This unfortunate battle provoked another hostility upon the following day, in the shape of the White Clay Creek affair. Such, however, was the masterly manner in which that gallant solider, General Miles, controlled the situation, both by his comprehensive knowledge of the art of war as indicated by the disposition of troops and his clear insight into the Indian character, that he prevented what at one time threatened to become a serious Indian war. Peace as well as safety was again assured the settlers of that sparsely populated country, a month after the arrest of Sitting Bull, by the surrendering of nearly 4,000 Sioux Indians at Pine Ridge agency, February 15, 1891. The entire sentiment of the country is well voiced by no less a personage than the President of the United States, in his last annual message, when, in speaking of General Miles, he says, “He is entitled to the credit of having given thorough, protection to the settlers and of bringing the hostiles into subjection with the least loss of life.”
It is not surprising that the casualties of the foe, as well as ourselves were great, when we remember that the fire-arms used were those of largest caliber at close range. The Sioux were armed with three different kinds of guns, namely, Winchester, caliber 38; and the Springfield carbine, caliber 45. The principal weapon was the Winchester, caliber 38, together with very few of the other patterns mentioned.
The United States troops were armed with Springfield carbines, caliber 45; weight of bullet 400 grs., composed of lead and projected by 55 grs. of powder. The wounds resulting from the above were sinous and irregular, with lacerated edges; and the apertures of exit were frequently much larger than those of entrance. Fragments of clothing, splinters and pieces of lead were at times left in the wounds by the bullets, which, when permitted to remain, frequently led to long and obstinate suppurations (as instanced in the Indian wounded), often rendering secondary operations necessary. These bullets, by reason of the malleability of the metal (lead) of which they are made, are expansive; they easily lose their regular form and “mushroom,” readily bursting into fragments upon contact with a hard body. By reason of the above, wounds of blood-vessels are more frequent, and attended with laceration, and the gravest of all dangers to the wounded on the battlefield, haemorrhage. These wounds are further complicated by the splintering and not infrequently the complete shattering of bones.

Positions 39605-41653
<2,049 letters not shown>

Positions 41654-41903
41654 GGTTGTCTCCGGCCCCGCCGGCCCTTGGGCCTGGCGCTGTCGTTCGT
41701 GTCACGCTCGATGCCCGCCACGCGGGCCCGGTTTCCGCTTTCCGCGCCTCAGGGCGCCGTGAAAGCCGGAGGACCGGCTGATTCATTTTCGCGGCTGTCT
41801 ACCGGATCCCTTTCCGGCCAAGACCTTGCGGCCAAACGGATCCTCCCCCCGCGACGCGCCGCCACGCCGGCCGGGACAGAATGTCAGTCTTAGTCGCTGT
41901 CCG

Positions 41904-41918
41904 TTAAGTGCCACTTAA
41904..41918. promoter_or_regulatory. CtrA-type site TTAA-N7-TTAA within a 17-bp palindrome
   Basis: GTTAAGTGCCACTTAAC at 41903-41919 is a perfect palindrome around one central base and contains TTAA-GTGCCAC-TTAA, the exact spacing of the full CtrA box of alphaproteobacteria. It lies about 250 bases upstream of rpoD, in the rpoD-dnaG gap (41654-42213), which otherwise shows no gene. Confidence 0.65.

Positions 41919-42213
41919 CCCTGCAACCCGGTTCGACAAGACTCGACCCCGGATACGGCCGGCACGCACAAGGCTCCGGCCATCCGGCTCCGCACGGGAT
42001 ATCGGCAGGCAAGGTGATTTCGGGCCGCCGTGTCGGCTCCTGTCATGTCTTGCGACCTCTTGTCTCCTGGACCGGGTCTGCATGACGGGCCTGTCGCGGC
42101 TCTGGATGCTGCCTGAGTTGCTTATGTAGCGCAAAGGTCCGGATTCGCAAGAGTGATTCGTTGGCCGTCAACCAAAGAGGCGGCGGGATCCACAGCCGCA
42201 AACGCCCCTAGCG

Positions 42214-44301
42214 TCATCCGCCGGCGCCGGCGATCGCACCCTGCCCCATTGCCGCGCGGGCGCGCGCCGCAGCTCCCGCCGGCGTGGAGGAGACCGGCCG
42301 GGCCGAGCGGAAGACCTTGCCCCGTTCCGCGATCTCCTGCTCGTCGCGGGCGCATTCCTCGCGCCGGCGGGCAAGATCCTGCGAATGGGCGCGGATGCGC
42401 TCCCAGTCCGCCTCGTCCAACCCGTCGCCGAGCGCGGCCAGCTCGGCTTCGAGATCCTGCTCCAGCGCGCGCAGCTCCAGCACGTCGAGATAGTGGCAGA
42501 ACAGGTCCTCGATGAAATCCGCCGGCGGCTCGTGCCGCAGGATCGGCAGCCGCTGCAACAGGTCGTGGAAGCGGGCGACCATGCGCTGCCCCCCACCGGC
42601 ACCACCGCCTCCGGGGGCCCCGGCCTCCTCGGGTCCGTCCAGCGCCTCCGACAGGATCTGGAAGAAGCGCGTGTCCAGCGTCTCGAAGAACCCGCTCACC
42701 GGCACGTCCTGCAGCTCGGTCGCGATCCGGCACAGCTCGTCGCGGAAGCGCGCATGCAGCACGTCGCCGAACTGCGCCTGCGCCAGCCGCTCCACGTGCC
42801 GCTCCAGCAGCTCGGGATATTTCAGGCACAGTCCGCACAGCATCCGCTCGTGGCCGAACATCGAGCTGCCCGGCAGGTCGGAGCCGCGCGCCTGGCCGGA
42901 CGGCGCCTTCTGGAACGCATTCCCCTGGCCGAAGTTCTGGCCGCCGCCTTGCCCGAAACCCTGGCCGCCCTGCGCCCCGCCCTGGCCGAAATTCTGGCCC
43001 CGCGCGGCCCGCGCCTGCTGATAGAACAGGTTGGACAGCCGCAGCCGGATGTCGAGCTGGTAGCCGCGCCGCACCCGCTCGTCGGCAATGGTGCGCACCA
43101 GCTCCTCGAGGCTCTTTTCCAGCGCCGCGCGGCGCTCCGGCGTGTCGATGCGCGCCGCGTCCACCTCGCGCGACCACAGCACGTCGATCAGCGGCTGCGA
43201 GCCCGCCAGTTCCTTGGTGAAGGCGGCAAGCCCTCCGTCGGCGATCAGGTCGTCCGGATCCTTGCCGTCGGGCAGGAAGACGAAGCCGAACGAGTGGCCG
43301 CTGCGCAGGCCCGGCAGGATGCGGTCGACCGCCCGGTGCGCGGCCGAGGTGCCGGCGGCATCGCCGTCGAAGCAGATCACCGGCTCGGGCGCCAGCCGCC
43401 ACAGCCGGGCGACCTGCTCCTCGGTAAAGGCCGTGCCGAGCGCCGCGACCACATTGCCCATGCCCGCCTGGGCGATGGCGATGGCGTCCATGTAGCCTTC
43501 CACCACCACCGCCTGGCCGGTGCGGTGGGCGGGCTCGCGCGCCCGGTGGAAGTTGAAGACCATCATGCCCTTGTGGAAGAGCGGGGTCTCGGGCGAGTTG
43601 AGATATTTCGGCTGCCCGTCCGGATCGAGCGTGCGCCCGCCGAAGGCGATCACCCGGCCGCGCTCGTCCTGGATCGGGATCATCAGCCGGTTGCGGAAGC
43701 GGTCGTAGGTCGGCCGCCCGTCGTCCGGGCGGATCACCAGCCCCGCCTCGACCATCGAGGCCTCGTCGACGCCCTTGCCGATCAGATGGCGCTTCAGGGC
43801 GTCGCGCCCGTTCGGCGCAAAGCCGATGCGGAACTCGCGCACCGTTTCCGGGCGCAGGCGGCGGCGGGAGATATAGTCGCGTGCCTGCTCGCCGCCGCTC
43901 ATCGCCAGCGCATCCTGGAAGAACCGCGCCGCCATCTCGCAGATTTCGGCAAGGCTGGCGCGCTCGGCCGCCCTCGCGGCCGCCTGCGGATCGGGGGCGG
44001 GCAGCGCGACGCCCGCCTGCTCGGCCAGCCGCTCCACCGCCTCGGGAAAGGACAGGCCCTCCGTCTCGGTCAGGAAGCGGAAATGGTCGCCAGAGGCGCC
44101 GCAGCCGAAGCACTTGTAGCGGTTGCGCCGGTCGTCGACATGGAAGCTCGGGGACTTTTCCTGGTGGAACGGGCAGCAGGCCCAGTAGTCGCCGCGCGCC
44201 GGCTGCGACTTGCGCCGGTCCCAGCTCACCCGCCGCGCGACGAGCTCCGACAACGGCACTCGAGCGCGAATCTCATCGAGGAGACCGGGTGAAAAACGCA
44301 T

I am of the opinion that three-fourths of the casualties of the opposing forces were received in what may be termed the “explosive zone” of the projectiles’ trajectories….
Source: George B. Shattuck, ed., “The Wounded of The Wounded Knee Battlefield, with Remarks on Wounds Produced by Large and Small Calibre Bullets by Charles B. Ewing,” The Boston Medical and Surgical Journal, Volume CXXVI, January – June 1892, (Boston: Damrell and Upham, 1892), 463-468.
Citation for this article: Samuel L. Russell, “The Wounded of The Wounded Knee Battlefield, with Remarks on Wounds Produced by Large and Small Calibre Bullets,” Army at Wounded Knee (Sumter, SC: Russell Martial Research, 2013-2015, http://wp.me/p3NoJy-6H), updated 28 Sep 2014, accessed date _________.